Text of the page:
All elementary and secondary teachers gather together for an afternoon of in-house professional development. The teachers are pre-grouped into 6 smaller working groups and have been assigned to a specific table. They find their places. We begin with a skit of scenes so many of us have faced of students and parents hounding a teacher about what the student needs to do to “get an ‘A’”. It generates some laughs and gets people’s attention.
Then, we move into a series of small group tasks such as analyzing the assessment scores of students from a parachute packing class (idea from Ken O’Conner). Teachers are asked to determine what student they would want to pack their parachute if these scores represent assessment over a period of time. Interestingly, all teachers clearly see that they want Student number 3 to pack their parachute and they see that if one were to take averages of the scores over the entire course, then student 3 wouldn’t come out looking so strong.
However, when it comes to suggesting that we should not worship averages and should consider only counting grades towards the end of a marking period when students have had a chance to demonstrate achievement, people just can’t let go of traditions.
We analyze a faulty report card and discuss the inaccuracies that often plague grading and reporting. There is agreement. We analyze grading practices that inhibit learning. Again, agreement.
Then, we present the first six of Ken O’Conner’s fixes for assessing behaviors that distort assessing for and reporting on achievement (O’Connor, K., How to Grade for Learning, Third Edition. Corwin, 2009, 31. From Anne Davies, 2000. Originally developed by Michael Burger) and assign each of the six small groups one of the fixes. Their task is to put together a 2-minute oral persuasive advertisement advocating the fix. Great discussion occurs amoung the members of the groups and the skits are hilarious.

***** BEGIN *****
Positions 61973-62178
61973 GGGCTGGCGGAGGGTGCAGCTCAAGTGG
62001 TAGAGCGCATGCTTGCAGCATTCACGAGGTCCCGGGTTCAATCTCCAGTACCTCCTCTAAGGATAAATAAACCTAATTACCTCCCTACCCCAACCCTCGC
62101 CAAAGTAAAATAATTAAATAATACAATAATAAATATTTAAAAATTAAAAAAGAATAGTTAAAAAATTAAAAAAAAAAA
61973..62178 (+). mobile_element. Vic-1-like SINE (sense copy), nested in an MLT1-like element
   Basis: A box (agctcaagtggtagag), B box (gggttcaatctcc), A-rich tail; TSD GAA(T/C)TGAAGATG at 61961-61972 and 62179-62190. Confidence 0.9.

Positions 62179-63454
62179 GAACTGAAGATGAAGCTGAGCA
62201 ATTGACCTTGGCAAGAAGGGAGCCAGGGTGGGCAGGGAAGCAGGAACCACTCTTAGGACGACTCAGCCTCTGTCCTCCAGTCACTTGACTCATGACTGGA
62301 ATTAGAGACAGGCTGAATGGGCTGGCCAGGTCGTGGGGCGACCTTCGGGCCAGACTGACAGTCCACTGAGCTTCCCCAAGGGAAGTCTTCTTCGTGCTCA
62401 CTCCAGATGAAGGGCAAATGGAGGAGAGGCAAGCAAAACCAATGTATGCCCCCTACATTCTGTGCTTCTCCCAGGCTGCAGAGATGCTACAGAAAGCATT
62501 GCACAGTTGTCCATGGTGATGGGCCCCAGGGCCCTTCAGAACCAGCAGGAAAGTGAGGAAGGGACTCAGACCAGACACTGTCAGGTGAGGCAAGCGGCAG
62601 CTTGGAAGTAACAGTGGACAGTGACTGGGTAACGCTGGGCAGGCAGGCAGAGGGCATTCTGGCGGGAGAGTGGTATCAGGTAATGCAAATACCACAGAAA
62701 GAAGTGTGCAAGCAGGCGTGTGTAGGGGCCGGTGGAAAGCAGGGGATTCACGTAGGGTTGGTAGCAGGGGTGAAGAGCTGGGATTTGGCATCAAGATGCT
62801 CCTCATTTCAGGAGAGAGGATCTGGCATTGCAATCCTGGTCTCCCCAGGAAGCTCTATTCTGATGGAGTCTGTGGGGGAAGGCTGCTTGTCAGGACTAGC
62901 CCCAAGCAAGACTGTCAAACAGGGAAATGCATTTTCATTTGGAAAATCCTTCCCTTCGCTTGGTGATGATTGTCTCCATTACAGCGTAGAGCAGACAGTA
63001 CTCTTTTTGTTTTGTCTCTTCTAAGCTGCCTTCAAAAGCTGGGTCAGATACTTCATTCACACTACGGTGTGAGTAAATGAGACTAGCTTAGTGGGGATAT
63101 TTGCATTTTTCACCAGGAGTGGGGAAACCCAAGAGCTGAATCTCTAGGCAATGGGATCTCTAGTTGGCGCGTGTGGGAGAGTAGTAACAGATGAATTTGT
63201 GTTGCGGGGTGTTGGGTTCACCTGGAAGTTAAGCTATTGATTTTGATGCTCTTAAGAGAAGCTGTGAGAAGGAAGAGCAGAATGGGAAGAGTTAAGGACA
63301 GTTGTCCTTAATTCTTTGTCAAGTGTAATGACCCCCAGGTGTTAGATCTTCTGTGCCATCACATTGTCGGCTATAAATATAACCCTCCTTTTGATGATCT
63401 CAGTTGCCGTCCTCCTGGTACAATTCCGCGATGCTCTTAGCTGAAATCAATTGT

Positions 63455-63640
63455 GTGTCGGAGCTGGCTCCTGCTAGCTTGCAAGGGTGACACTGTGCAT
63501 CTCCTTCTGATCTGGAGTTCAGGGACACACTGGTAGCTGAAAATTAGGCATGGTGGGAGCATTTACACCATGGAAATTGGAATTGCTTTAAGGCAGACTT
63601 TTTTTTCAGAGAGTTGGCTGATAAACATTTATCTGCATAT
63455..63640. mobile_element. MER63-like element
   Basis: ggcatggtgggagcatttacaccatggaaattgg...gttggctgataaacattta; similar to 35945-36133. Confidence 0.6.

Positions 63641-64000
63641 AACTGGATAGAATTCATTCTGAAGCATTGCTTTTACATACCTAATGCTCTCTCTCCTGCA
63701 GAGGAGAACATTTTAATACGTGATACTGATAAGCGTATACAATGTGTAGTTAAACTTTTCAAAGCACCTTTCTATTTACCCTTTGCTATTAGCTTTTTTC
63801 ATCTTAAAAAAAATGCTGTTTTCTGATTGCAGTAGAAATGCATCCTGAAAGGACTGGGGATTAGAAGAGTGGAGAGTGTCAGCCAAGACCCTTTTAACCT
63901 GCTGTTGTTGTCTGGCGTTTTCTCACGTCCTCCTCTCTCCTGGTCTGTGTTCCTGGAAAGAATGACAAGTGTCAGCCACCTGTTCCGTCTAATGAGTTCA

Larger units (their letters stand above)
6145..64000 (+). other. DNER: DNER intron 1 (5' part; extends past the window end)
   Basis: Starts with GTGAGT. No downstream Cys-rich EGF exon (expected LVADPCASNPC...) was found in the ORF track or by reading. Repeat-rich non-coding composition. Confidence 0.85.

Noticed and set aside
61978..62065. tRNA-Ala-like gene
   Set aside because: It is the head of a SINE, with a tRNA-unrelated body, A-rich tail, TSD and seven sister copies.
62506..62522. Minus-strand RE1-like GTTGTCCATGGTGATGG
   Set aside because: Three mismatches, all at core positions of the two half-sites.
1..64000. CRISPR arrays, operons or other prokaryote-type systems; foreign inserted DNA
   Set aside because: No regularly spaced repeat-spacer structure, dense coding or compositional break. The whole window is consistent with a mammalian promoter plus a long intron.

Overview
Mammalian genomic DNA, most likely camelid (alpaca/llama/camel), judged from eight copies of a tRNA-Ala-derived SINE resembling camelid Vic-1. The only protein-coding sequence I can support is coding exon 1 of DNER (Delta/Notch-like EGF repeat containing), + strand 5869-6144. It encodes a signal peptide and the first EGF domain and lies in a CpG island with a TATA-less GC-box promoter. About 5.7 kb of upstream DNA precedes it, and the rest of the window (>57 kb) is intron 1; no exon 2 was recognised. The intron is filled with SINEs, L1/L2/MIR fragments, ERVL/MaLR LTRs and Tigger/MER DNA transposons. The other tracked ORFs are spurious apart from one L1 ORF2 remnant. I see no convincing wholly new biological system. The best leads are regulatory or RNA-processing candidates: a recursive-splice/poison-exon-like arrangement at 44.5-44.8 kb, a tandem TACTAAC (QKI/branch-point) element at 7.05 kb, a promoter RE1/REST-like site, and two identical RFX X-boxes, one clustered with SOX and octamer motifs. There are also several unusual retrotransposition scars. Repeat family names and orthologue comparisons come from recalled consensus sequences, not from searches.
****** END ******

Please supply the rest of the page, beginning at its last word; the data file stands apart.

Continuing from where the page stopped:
1. Don’t include student behaviors (effort, participation, adherence to class rules, etc.) in grades; include only achievement.
2. Don’t reduce marks on ‘work’ submitted late; provide support for the learner.
3. Don’t give points for extra credit or use bonus points; seek only evidence that more work has resulted in a higher level of achievement.
4. Don’t punish academic dishonesty with reduced grades apply other consequences and reassess to determine actual level of achievement.
5. Don’t consider attendance in grade determination; report absences separately. Don’t include group scores in grades; use only individual achievement evidence.
Despite the huge success of the skits, reactions of individuals are mixed. They find it particularly difficult to fully accept fixes 2,4, and 5. Those of us who attended the Ken O’Conner workshop are somewhat surprised at the resistance and hesitation our colleagues exhibit. We decide we need to take change slowly and perhaps only address one or two fixes initially.
I am left pondering the fact that change is just difficult and wondering how it can be made easier. People are stuck in their ways. I am surprised that some people even have the attitude, “Well, that’s how things were when I was a kid” or “I’ve been doing it like this for 20 years, I don’t see a need to change”. Truthfully, I think it is the nature of the teaching profession TO CHANGE. There is always a way to make things better. There is research and evidence suggesting the need for better ways. I think you can’t actually be a fully satisfied and happy teacher unless you are open to new ideas and change especially in the international setting where everything about your job is in flux.